Project description:Resistance of translation of some eukaryotic messenger RNAs (mRNAs) to inactivation of the cap-binding factor eIF4E under unfavorable conditions is well documented. To date, it is the mechanism of internal ribosome entry that is predominantly thought to underlay this stress tolerance. However, many cellular mRNAs that had been considered to contain internal ribosome entry sites (IRESs) failed to pass stringent control tests for internal initiation, thus raising the question of how they are translated under stress conditions. Here, we show that inserting an eIF4G-binding element from a virus IRES into 5'-UTRs of strongly cap-dependent mRNAs dramatically reduces their requirement for the 5'-terminal m(7)G-cap, though such cap-independent translation remains dependent on a vacant 5'-terminus of these mRNAs. Importantly, direct binding of eIF4G to the 5'-UTR of mRNA makes its translation resistant to eIF4F inactivation both in vitro and in vivo. These data may substantiate a new paradigm of translational control under stress to complement IRES-driven mechanism of translation.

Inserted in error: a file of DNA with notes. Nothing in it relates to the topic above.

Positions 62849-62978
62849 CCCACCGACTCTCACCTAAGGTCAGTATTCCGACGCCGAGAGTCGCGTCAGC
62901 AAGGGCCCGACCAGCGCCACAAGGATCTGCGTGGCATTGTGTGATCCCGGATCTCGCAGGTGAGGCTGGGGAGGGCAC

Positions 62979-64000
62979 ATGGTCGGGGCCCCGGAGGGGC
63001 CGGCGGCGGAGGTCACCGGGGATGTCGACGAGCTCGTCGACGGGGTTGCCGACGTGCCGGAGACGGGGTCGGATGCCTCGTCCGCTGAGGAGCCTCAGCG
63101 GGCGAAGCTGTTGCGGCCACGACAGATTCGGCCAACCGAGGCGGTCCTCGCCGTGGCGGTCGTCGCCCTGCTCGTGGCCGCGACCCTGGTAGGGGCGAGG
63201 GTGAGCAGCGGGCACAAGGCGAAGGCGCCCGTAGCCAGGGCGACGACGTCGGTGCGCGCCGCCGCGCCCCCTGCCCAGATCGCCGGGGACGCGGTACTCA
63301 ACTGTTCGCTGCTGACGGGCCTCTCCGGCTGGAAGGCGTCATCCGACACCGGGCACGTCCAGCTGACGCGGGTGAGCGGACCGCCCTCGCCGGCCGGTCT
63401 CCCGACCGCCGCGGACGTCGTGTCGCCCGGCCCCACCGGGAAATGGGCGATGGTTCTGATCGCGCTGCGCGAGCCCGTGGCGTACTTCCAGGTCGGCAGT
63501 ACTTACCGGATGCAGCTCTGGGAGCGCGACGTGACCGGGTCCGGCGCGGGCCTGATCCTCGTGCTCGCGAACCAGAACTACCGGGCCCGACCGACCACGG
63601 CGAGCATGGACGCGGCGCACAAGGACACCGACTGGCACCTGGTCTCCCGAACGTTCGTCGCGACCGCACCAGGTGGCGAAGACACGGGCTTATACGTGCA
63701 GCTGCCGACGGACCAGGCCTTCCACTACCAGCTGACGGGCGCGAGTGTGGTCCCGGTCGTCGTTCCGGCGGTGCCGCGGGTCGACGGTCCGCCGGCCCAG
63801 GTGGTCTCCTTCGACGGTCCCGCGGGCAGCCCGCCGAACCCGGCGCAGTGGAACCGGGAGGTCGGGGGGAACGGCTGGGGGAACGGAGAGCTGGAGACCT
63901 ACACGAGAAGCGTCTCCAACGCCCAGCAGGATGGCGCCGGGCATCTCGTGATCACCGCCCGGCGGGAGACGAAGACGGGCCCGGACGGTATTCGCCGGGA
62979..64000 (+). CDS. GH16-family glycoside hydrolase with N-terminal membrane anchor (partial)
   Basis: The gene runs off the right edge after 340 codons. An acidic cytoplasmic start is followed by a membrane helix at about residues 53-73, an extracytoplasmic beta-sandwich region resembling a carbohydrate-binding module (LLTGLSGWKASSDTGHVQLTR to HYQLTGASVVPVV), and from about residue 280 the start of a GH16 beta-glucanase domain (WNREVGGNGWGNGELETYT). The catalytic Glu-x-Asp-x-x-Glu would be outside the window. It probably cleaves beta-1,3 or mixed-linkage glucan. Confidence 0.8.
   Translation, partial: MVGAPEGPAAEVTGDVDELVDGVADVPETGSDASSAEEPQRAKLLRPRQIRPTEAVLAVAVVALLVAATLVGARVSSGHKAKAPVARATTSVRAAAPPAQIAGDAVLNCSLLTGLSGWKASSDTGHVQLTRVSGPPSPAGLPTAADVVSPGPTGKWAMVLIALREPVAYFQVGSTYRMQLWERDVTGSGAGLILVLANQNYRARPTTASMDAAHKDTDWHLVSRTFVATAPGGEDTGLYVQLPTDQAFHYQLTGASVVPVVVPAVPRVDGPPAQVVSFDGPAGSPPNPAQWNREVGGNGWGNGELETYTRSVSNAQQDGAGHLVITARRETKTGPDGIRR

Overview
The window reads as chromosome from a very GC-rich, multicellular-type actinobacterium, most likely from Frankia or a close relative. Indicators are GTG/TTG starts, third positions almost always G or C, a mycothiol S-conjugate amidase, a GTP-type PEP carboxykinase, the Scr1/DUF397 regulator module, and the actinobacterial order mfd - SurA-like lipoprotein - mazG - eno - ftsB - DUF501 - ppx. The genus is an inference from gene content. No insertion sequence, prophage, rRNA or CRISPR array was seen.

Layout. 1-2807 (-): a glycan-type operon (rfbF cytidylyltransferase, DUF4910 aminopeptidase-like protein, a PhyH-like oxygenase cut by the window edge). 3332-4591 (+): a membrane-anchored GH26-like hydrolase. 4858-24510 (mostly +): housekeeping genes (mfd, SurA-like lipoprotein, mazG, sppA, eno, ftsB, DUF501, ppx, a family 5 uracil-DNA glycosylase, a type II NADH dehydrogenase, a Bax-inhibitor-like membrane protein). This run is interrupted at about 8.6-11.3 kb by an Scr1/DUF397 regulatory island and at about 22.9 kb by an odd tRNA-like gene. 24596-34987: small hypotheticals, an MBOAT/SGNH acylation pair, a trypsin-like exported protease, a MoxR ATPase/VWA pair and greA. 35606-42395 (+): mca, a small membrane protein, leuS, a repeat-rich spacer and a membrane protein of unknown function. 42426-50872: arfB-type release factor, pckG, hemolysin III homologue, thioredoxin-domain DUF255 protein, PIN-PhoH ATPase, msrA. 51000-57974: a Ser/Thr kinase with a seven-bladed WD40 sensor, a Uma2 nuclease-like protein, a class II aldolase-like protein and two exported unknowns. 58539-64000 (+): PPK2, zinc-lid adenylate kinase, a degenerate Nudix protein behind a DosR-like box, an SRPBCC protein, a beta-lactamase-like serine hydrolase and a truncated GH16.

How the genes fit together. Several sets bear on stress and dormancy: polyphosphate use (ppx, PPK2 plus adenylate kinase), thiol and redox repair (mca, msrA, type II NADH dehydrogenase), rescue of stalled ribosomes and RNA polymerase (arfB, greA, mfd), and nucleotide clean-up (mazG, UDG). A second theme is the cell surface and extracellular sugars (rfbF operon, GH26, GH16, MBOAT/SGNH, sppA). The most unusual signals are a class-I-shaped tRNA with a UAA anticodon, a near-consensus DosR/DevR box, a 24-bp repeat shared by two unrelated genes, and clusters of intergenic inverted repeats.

Project description:Translation of mRNAs through Internal Ribosome Entry Sites (IRESs) has emerged as a prominent mechanism of cellular and viral initiation. It supports cap-independent translation of select cellular genes under normal conditions, and in conditions when cap-dependent translation is inhibited. IRES structure and sequence are believed to be involved in this process. However due to the small number of IRESs known, there have been no systematic investigations of the determinants of IRES activity. With the recent discovery of thousands of novel IRESs in human and viruses, the next challenge is to decipher the sequence determinants of IRES activity. We present the first in-depth computational analysis of a large body of IRESs, exploring RNA sequence features predictive of IRES activity. We identified predictive k-mer features resembling IRES trans-acting factor (ITAF) binding motifs across human and viral IRESs, and found that their effect on expression depends on their sequence, number and position. Our results also suggest that the architecture of retroviral IRESs differs from that of other viruses, presumably due to their exposure to the nuclear environment. Finally, we measured IRES activity of synthetically designed sequences to confirm our prediction of increasing activity as a function of the number of short IRES elements.